GRAND RAPIDS, Mich. (WOOD) — Knowledge is power — but when the knowledge you hold is about life and death, the questions and answers get really complicated.
On Monday, 20-year-old Kait Moore will become the second youngest woman in Michigan to undergo a double mastectomy, a surgery she believes could save her life.
“It’s not so much if I’m going to get cancer, but when,” Moore, a Grand Valley State University student, said.
A year ago, she tested positive for the BRCA-1 gene mutation, which means she has an 87 percent chance of developing breast cancer in her life.
She has already watched as a number of women in her family — including her cousin, a Kalamazoo Department of Public Safety sergeant — die of breast cancer. And Moore was only 15 years old when she lost her mom to bile duct cancer, which was unrelated to her BRCA gene mutation.
“I’m the one blessed with time on their side, so I definitely need to do something about it,” Moore said.
SUPPORT GROUP AT GVSU
Kate Smith, another GVSU student, tested positive for the BRCA-2 gene.
“I know people who are like, ‘Why do you want to know about this? It’s so much unnecessary stress.’ If I don’t know about it, I can’t do anything about it,” Smith said.
Two of her three sisters also have the gene. In fact, her older sister, Mollie, created a support group called “BRCAn’t Stop Me” at GVSU, the first collegiate group of its type in the country. Kate Smith is the vice president of that group.
The group is right alongside Moore as she takes it to cancer before cancer can take her.
“We are very proactive in this. We don’t let it bring us down,” Smith said.
“All of us know our chances of getting cancer. It’s really hard to connect with someone about that unless it’s truly happening to you as well,” Moore said.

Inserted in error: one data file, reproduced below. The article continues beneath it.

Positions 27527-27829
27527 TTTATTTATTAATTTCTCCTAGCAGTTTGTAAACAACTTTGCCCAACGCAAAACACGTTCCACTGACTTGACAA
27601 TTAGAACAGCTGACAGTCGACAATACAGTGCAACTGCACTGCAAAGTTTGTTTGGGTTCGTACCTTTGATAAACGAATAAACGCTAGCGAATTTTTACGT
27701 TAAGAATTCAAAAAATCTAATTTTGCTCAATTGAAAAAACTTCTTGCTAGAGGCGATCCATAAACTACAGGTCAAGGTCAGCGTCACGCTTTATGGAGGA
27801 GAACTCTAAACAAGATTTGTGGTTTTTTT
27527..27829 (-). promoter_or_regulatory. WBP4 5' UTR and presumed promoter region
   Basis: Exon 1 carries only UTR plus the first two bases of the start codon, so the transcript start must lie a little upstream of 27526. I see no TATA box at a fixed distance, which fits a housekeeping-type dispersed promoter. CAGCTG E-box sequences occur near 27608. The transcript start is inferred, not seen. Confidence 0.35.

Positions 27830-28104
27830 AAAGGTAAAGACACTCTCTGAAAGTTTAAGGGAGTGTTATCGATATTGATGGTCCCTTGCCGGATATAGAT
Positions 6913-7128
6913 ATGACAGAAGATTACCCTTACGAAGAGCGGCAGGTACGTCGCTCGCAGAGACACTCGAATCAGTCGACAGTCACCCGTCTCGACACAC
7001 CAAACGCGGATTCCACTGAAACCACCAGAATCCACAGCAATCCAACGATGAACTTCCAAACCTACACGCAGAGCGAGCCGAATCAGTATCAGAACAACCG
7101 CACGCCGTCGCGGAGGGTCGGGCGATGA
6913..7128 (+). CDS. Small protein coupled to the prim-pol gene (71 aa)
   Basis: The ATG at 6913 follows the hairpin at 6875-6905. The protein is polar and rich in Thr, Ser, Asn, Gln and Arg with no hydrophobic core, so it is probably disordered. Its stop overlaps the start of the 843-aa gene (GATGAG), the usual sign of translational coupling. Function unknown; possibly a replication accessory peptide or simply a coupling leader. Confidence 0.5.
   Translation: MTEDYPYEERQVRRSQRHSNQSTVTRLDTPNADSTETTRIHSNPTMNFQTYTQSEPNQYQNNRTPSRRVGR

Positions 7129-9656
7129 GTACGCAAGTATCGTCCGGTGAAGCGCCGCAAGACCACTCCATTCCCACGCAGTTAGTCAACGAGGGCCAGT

DESPITE CHALLENGES, ‘IT’S GOING TO BE WORTH IT’
On top of the monumental choice Moore made to get the surgery, she faces another challenge. The independent woman, only child, college student studying to be a vet, band member and waitress will have to be off work for three to four weeks as she recovers.
“It’s definitely scary being by myself and wondering how I’m going to pay for all of these things, but I also know that I have the greatest people around me. I’m going to find a way to get this done because in retrospect, this is all going to be worth it if I can add 20 or 40 years on my life,” Moore said.
But she says she’s already won because she chose life.
The girls from the support group even threw her a fitting party.
“They threw me a ‘boob voyage’ party because I wanted to celebrate the fact that I can do this. Say goodbye to the boobs and say hello to a long happy life,” she said.
The support group also set up a GoFundMe account to help Moore cover the costs that will come with recovery and being out of work.
She is one of three woman in her family going through some kind of cancer-related or cancer-preventative surgery in a week’s time.
**Correction: An earlier version of this article stated that Moore’s mother died of breast cancer. She actually died of bile duct cancer.